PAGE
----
Dearborn police chief bullied into apology for supporting Israel

Chief forced to say he’s sorry after he liked a Facebook post supporting Israel; local Arab organizer posts “Stop condemning anti-Semitism.”

By Paul Shindman, World Israel News

The chief of police in Dearborn, Michigan issued a public apology and called for a “free Palestine” after members of the local Arab American community criticized him for liking a Facebook post supporting Israel, the Detroit Free Press reported Saturday.

A few weeks ago, during the conflict with the Hamas terror group in Gaza, Dearborn Police Chief Ronald Haddad liked a May 11 Facebook post by a fellow police officer from another department who said “I Stand With Israel” and showed an Israeli flag in a heart symbol.

During the 11-day Operation Guardian of the Walls, the large American Arab community that makes up almost half of the almost 100,000 population of Dearborn held a large anti-Israel rally as President Joe Biden visited the city on May 18.

“Haddad’s apology illustrated how the conflict in the Middle East has played out in metro Detroit,” the paper noted.

“A couple days ago, I liked a profile photo of a colleague and professional friend that I have now learned also contained a message that upset many people,” Haddad posted on Facebook after the criticism, adding, “I’m sorry for any hurt or confusion that mistake caused.”

In his Facebook post Haddad said that he himself is from a Lebanese Maronite Christian family and supports “the Palestinian struggle,” adding a photo the Palestinian flag at the police department.

“This Palestinian flag has been in my office for years,” Haddad wrote. “My Lebanese parents raised me on the Palestinian struggle for rights. So let me be clear. I am a proud Arab American, and I loudly say: #FreePalestine.”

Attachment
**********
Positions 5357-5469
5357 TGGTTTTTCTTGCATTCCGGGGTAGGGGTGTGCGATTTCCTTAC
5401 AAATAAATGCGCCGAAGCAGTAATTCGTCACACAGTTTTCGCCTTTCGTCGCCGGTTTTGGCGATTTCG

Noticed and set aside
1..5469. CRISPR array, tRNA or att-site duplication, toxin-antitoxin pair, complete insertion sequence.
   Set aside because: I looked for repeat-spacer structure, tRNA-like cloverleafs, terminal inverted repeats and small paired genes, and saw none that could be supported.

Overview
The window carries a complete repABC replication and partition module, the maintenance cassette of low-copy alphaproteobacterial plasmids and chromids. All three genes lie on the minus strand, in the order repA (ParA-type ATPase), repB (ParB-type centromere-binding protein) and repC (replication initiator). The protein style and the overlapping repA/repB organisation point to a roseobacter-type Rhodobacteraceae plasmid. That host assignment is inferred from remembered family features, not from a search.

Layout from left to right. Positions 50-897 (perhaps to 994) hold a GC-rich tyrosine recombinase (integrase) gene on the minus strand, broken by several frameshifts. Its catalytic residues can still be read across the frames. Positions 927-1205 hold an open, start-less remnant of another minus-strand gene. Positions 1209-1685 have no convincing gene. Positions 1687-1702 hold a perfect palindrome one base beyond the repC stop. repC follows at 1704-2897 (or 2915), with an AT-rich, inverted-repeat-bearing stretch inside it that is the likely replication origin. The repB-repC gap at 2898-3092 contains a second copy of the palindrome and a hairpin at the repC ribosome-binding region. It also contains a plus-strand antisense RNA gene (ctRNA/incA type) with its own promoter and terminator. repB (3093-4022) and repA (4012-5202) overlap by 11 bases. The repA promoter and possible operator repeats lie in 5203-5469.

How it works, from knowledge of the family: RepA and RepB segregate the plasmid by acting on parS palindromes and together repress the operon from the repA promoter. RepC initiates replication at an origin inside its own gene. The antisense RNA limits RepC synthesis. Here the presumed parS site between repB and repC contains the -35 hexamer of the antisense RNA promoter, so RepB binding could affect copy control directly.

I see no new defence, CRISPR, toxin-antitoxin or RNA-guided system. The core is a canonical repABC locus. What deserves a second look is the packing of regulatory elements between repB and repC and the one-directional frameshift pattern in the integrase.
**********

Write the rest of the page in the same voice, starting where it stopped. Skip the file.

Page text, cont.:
“You have our support Chief. We are behind you 1000%. God bless you,” tweeted Ned Fawaz, a business leader in Dearborn’s Arab American community.

Haddad also apparently attended a rally two weeks ago and posted a picture of himself holding a Palestinian flag, but that photo was then posted to Twitter with a comment saying: “When Dearborn Michigan Police Chief is standing for the Palestinians you know how far America has gone …”

Rabbi Asher Lopatin of the Etz Chayim synagogue in nearby Oak Park noted the hatred that pushed the Chief to apologize for supporting Israel.

“I feel kind of sorry for him because he had that Palestinian flag in his office and here he gets all this trouble for just liking someone’s profile,” Lopatin told the Free Press. “Can we be a little kinder to each other? We’re going to disagree, we have different narratives,” adding that he was concerned about people trying “to tell other people what they can say, who they can meet with.”

Local pro-Palestinian protest organizer Amer Zahr also came under fire after tweeting that people should “stop condemning anti-Semitism.”

“Stop it. We have been doing it for generations. So stop it. You’re not helping. If they didn’t believe us by now, that’s not our problem. Stay focused. #FreePalestine,” Zahr said.

Zahr dismissed the criticism of his tweet, which came after news reports showed Pro-Palestinian supporters attacking Jews in Los Angeles and New York.

“Yes, I stand by this,” Zahr said. “We Palestinians condemn all forms of racism and discrimination. But Zionists now want to change the conversations from annihilating entire families in Gaza to condemning anti-Semitism. It’s a political distraction tactic. That’s what I said.”

In Detroit, the Coalition of Black and Jewish Unity issued a statement criticizing the rocket attacks on Israeli civilians by the Hamas and Islamic Jihad terror groups in Gaza.

“The Coalition for Black and Jewish Unity reiterates its position that Israel has the right and duty to defend itself whenever attacked by any entity that seeks its total destruction and annihilation,” the statement said.